72. The practice of filing written statement has been strongly discountenanced and severely condemned as pernicious by the Courts of this country. The written statement is evolved out of the brains of the counsel, helped by the friends of the accused and the practice has been uniformly deprecated. In this case the accused, when he was being orally examined under Section 342, replied to all questions, except one, by saying 'I will file a written statement.' It cannot, therefore, be said that the written statement represented the mind of the accused or the facts as were known to him. This view is amply supported by the following among other cases:
1. Emperor v. Dwijendra Chandra Mukherjee, 19 Cal WN 1043: (AIR 1916 Cal 6330;
2. Deputy Legal Remembrancer, Bihar and Orissa v. Matukdhari Singh 20 Cal WN 128: 'AIR 1917 Cal 687);
3. Dwarka Singh v. Emperor, 47 Cri LJ 780: (AIR 1947 Pat 107);
4. Mohammad Anis v. Emperor AIR 1938 Oudh 405;
5. Samarendra Singh v. Emperor, AIR 1948 Oudh 99;
(6) Tilkeshwar Singh v. The State of Bihar, (S) AIR 1956 SC 238 and
7. Sidheswar Ganguly v. State of West Bengal, AIR 1958 SC 143.
73. It was submitted at the Bar and also stated in the written statement, that the accused had no animus against the complainant or his father, and they were not even known to him, and in the absence of any enmity or ill-will with the complainant or the members of his family, the libellous statement was without malice. Neither ill-will nor malice is an ingredient of the offence of defamation, and want of either, cannot serve as a defence. An unproved plea of justification, injudicious cross-examination of the person aggrieved, and obstinately persisting in the libellous charge without any sufficient reason, may be taken into consideration, as evidence of malice. Malice at law does not mean, that the accused was actuated with hatred or ill-will or even that he had an actual intent to vilify or defame such a person. It suffices that the statement was made wilfully or purposely or without any lawful excuse or justification.
74. Publication of a libellous statement whether motivated by a rancorous hatred, or emanating from a misdirected zeal of a crusader, in inflicting pain on the person defamed, or, in lowering him in the esteem of his fellow-beings, admits of no differentiation. The pernicious results which follow, and the mental suffering which is caused, are not dependent upon the state of mind o the propagator of the calumnies. The injury sustained, the odium suffered, and the humiliation endured in consequence of a calumnious imputation, do not vary with the motives which prompted the libel. No man has a right to libel another for the edification of the community, Or for any other salutary purpose.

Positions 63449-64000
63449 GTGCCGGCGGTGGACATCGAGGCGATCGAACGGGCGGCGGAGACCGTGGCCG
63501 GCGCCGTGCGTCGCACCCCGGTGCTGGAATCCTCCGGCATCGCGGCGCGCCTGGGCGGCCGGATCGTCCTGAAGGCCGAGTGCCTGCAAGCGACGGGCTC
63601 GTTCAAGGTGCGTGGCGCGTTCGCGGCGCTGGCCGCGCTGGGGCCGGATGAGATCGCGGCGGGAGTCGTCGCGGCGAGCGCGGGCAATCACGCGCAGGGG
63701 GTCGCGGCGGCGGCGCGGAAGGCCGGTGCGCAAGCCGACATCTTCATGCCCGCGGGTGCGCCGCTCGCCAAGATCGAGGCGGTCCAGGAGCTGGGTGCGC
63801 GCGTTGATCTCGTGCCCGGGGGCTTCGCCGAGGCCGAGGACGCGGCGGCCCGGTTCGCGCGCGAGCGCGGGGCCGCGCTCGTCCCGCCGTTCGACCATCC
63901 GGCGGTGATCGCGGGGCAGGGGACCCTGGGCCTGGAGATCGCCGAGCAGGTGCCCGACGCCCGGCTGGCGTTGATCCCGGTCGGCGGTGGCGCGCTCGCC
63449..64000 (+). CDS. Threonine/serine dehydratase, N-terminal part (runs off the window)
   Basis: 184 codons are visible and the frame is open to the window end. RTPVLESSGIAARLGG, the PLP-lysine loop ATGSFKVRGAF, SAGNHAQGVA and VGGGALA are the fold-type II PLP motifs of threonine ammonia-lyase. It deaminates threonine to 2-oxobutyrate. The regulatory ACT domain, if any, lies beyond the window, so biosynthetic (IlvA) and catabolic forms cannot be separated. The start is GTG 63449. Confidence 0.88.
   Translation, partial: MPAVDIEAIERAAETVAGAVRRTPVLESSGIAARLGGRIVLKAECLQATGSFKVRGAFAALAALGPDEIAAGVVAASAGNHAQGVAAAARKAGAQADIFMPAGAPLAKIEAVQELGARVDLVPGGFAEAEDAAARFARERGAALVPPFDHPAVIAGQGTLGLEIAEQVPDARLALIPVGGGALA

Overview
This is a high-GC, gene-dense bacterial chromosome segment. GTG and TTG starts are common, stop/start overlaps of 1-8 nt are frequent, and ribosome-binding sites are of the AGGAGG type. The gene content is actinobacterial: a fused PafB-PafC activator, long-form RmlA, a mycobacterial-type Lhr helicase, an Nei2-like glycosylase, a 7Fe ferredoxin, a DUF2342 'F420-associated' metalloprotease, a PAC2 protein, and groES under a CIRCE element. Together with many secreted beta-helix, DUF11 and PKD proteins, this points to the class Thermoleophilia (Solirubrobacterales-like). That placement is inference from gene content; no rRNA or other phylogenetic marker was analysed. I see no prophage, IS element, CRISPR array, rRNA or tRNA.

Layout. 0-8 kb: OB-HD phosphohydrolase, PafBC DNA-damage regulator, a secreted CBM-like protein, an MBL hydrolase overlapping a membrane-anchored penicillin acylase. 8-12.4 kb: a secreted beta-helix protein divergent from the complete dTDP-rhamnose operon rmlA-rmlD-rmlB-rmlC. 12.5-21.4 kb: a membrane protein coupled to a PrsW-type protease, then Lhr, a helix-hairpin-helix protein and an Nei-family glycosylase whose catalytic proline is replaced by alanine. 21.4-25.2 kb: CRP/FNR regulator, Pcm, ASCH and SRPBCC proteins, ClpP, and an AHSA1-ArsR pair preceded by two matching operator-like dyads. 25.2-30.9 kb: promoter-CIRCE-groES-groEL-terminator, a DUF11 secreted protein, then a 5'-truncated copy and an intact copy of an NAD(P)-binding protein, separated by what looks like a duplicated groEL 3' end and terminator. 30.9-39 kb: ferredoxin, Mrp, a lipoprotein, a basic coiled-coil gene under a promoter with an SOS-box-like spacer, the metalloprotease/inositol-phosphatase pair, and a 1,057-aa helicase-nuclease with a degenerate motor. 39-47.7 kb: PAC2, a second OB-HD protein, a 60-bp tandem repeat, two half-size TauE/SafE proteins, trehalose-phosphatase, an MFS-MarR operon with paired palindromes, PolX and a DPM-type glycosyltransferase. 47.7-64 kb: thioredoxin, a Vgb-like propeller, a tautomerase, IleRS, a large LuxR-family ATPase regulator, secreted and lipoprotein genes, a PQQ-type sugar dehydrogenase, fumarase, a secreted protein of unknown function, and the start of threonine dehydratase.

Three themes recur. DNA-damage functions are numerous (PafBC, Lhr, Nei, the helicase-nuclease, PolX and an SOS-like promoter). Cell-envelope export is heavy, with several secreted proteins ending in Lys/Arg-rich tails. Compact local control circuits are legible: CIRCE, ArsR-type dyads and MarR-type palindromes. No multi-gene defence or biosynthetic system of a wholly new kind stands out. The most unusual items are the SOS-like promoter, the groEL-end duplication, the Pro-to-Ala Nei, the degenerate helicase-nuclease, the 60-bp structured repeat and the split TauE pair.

75. The last argument on behalf of the accused-appellant, to which I may now address myself, is, that fair and proper opportunity for proving the defence case, was not given by the trial Court to the accused. (This argument was reject-ed by his Lordship.)
76. It was then urged that the accused had been prejudiced because privilege had been claimed by the Home Ministry in the Government of India with respect to the report by the Deputy Director Intelligence Bureau regarding smuggling in Punjab in the first half of 1956. D. W. 8, Shri Hari Parkash Sharma, Sectional Officer, brought the original document asked for by the Court. He submitted an affidavit of the Joint Secretary in the Ministry of Home Affairs claiming privilege for producing the document in the Court. On this the Additional Sessions Judge on 17th November, 1958, said 'I have gone through the document. The privilege is allowed.'
77. The counsel for the accused has not questioned the correctness of the above order of the Additional Sessions Judge in granting privilege under the law but what is said is that the accused should have been acquitted if the privilege was granted. The learned counsel for the accused has cited two American cases in support of his contention -- viz.; Clinton E. Jencks v. United States of America, 353 US 657 and Roviaro v. United States, 353 US 53. The decision in these cases cannot be of any avail to the accused-appellant because they rest on particular law prevailing in that country, which is obviously different from the law in India.